A reader struggles with infallibility

A reader struggles with infallibility July 29, 2015

He writes:

Good afternoon!

I have a question about church infallibility that I’m hoping you might be able to answer (or direct me to a great answer already articulated by you or someone else).

I’m an almost-new Catholic (finished RCIA, soon to be accepted into the Church).  I was raised Protestant – Lutheran as a kid, Fundamentalist/Evangelical in my adolescence, and fell away from faith in my twenties.  I’ll spare you the details on how I arrived at the Catholic Church’s door, but I do want to thank you for the work you do because you are on a short-list of people who saved my Christian faith by convincing me of the truth of the Catholic Church.  The effects of that are far-reaching, as I’ve brought my wife and toddler daughter into the Church with me.

Glorious news about you and your family!  Welcome!

Since I’ve converted, some of my non-Catholic friends and family have challenged the idea that the Church is guided by the Holy Spirit and has been given authority by Jesus Christ.  Their contention is that can’t be true in light of some of the Church’s misdeeds in the past.  I don’t doubt that the Church is infallible, but I’m having a hard time articulating why.  That is, I’m having a hard time explaining the tension between Church mistakes and Church infallibility.

Do you have any guidance on this issue?

As to the question of the misdeeds of Catholics (and never forget that this includes Popes, priests, and bishops), the distinction you are looking for is infallibility vs. impeccability.  The Church claims only the former and, indeed, presumes that infallibility is necessary precisely *because* of the sinfulness of the Church’s members.  It is *because* the Church is composed of sinners, scoundrel, and dunderheads that a special gift of the Holy Spirit–infallibility–is necessary to keep the Church from completely losing track of the gospel, not centuries after her founding, but five minutes after her founding.  Infallibility is an entirely *negative* protection.  It does not mean that Catholics are smarter, better, or holier than everybody else.  It means only that the Holy Spirit, and him alone, keeps the Church from defining as doctrine things that are not part of  the apostolic faith.  Here’s a piece I wrote on it some time ago. In short, the only reason the Church is infallible is not that Catholics are awesome, but because the Holy Spirit is the soul of the Church.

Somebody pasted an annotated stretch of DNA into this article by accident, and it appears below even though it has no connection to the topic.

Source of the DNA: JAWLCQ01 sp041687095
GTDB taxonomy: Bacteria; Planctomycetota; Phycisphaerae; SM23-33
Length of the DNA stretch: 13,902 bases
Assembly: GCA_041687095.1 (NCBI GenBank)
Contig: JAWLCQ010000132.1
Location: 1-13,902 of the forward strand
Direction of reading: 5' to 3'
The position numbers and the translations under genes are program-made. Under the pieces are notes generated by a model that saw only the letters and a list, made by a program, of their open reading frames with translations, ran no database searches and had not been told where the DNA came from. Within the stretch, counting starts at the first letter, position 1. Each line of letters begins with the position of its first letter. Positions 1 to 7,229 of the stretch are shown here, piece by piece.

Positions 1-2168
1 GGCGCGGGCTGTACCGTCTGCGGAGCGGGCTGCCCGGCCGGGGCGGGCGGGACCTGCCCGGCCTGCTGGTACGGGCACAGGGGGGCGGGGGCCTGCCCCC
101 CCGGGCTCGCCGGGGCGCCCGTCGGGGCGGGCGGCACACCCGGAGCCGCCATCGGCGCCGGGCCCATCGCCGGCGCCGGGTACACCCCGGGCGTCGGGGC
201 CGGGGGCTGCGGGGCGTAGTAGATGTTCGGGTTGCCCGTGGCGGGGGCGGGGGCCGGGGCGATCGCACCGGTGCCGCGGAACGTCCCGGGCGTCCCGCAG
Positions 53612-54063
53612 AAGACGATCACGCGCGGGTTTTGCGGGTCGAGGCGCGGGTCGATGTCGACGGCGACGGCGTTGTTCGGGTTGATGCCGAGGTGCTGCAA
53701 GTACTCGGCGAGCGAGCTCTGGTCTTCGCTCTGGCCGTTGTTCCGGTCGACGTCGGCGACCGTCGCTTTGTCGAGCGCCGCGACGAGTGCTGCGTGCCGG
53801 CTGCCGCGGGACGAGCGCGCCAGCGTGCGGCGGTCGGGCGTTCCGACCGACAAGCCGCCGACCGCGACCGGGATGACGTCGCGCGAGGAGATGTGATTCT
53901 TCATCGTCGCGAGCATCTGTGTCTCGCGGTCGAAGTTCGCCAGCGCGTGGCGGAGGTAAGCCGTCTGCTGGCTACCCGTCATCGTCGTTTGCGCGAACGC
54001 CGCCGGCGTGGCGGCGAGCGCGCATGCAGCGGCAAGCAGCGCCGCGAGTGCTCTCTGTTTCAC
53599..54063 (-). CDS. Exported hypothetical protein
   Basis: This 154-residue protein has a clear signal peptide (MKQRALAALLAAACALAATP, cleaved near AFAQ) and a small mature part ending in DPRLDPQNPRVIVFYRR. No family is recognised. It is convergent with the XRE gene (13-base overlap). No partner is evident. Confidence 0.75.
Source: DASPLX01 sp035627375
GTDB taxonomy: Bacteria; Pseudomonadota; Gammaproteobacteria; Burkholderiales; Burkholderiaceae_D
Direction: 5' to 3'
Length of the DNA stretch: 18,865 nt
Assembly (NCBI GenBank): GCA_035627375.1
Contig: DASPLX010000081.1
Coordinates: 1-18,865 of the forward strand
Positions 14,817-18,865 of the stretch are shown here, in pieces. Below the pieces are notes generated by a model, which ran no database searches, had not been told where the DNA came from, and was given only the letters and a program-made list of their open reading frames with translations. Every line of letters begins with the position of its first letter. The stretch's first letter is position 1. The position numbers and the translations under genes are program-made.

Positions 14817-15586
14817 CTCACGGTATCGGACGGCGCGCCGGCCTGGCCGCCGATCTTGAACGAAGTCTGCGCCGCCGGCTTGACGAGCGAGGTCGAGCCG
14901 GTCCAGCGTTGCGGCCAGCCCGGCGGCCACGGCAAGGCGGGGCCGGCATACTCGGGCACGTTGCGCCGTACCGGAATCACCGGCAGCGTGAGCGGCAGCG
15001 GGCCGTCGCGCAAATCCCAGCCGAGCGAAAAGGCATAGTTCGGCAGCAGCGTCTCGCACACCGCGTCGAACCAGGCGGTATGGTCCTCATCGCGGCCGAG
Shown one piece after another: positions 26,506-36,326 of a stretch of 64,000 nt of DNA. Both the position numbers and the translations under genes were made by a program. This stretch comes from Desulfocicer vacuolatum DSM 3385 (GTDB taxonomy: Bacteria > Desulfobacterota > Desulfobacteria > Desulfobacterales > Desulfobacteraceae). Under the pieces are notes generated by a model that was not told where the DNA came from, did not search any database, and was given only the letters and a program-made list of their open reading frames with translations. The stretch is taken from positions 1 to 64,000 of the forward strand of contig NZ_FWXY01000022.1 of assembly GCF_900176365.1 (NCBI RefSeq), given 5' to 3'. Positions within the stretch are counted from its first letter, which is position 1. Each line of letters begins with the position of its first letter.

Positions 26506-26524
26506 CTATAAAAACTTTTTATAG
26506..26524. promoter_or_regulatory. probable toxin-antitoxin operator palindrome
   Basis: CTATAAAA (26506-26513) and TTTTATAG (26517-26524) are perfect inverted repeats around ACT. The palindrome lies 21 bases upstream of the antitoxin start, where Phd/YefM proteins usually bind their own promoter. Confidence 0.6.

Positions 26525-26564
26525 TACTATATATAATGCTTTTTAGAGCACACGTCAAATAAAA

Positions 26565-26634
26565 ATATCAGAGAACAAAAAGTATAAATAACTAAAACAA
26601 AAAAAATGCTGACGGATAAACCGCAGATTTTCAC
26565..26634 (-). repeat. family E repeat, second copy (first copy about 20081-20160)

Thank you again for what you do.  I’m an avid blog reader, a daily Connecting the Dots listener, and my Amazon wishlist is peppered with your books.

I’m grateful to you for reading and listening!  God bless you and yours as you seek to follow Jesus in his Holy Church!

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  • ivan_the_mad

    “The effects of that are far-reaching, as I’ve brought my wife and toddler daughter into the Church with me.”

    Deo gratias! A great victory indeed 🙂

  • Phil

    Well, I hope your reader struggles with infallibility…unless he’s the Pope!

  • Alma Peregrina

    To the reader: Do you think that the apostles couldn’t have been chosen by Christ to guide the Church, since they were always blundering His teachings, proving that they didn’t understand what He was talking about, trying to turn Him into a political tool, sinking by not having faith, runing away from death or denying Him?

    • AJG

      Hi, I’m the reader. Two responses:

      1. Please note that *I* don’t doubt infallibility, I’m just not good at explaining it because I’m new.

      2. What those who struggle to “get” infallibility doubt is not things like whether or not Christ chose imperfect, confused, and generally bumbling apostles to guide His Church, but rather whether a Church that has from time to time become systemically corrupted can claim to be infallible.

      Mr. Shea’s explanation of what the Church means when it uses the word “infallible,” which is the critical element to understanding the doctrine, is excellent.

      • Alma Peregrina

        Hum… I didn’t understand your second response. But I’m glad that Mark’s explanation helped you. God bless!